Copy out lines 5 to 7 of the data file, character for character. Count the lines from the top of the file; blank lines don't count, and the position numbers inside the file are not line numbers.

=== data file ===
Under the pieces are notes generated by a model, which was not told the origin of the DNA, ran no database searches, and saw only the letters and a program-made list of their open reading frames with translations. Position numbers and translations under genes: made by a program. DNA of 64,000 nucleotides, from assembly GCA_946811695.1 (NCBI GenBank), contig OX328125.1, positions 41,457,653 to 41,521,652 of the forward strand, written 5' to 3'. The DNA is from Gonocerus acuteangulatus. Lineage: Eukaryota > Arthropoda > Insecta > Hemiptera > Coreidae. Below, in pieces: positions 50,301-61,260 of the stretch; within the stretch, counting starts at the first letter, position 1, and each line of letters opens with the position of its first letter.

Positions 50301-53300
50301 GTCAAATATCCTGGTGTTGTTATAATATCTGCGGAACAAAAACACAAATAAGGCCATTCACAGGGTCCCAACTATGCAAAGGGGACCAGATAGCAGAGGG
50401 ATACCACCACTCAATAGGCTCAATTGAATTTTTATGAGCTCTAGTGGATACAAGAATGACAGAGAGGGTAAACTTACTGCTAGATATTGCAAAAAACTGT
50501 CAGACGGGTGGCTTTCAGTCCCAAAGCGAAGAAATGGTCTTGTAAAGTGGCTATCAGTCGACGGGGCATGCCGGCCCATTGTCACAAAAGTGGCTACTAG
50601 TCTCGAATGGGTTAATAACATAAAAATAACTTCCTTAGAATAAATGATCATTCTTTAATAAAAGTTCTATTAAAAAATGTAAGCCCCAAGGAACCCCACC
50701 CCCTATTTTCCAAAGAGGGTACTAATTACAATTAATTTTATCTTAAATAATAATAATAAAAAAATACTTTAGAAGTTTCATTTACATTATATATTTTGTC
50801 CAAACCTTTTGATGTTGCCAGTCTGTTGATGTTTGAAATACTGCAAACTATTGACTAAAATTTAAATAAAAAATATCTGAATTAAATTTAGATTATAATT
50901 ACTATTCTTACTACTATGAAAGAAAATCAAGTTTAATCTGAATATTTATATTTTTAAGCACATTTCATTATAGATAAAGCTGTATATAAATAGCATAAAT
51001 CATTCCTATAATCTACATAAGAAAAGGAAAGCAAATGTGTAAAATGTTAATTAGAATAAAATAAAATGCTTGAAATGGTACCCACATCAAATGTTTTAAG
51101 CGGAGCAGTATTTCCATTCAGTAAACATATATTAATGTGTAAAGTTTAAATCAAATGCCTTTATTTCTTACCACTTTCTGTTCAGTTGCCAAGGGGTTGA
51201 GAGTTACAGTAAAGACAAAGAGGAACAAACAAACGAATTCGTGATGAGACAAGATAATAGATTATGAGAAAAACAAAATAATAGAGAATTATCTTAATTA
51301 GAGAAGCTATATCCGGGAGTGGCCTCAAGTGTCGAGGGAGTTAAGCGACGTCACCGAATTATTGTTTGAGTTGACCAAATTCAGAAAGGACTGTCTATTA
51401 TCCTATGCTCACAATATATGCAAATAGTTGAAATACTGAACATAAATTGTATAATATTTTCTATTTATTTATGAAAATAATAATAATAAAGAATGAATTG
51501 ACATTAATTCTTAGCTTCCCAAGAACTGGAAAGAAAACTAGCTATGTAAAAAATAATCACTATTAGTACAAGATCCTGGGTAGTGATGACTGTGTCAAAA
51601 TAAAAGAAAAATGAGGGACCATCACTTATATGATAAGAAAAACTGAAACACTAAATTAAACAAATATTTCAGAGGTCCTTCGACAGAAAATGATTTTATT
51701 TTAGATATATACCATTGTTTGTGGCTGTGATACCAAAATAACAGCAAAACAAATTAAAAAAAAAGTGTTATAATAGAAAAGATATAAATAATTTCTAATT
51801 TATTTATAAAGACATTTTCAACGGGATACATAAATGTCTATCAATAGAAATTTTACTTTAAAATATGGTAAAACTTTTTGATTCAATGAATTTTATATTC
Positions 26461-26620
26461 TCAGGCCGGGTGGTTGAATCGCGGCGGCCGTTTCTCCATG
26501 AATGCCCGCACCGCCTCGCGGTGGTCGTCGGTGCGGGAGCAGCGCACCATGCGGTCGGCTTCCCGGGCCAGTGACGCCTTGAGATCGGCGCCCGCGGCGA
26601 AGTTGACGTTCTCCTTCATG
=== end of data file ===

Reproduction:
50501 CAGACGGGTGGCTTTCAGTCCCAAAGCGAAGAAATGGTCTTGTAAAGTGGCTATCAGTCGACGGGGCATGCCGGCCCATTGTCACAAAAGTGGCTACTAG
50601 TCTCGAATGGGTTAATAACATAAAAATAACTTCCTTAGAATAAATGATCATTCTTTAATAAAAGTTCTATTAAAAAATGTAAGCCCCAAGGAACCCCACC
50701 CCCTATTTTCCAAAGAGGGTACTAATTACAATTAATTTTATCTTAAATAATAATAATAAAAAAATACTTTAGAAGTTTCATTTACATTATATATTTTGTC